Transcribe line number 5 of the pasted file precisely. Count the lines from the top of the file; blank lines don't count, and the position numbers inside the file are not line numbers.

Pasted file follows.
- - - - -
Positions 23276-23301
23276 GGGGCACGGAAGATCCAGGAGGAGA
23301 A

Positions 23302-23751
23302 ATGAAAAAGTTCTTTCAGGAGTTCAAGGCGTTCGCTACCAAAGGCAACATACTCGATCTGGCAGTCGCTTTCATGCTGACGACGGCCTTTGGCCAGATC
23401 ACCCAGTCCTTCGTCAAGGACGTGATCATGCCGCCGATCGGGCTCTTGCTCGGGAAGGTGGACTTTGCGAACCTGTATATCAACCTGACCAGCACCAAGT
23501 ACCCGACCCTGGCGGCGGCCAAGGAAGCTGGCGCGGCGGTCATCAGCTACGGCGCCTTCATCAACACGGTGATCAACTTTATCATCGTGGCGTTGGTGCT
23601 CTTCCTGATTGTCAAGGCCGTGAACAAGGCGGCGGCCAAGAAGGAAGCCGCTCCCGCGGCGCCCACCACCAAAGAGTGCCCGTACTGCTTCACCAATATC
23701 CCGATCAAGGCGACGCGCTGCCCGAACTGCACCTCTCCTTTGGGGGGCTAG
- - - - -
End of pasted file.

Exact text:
23302 ATGAAAAAGTTCTTTCAGGAGTTCAAGGCGTTCGCTACCAAAGGCAACATACTCGATCTGGCAGTCGCTTTCATGCTGACGACGGCCTTTGGCCAGATC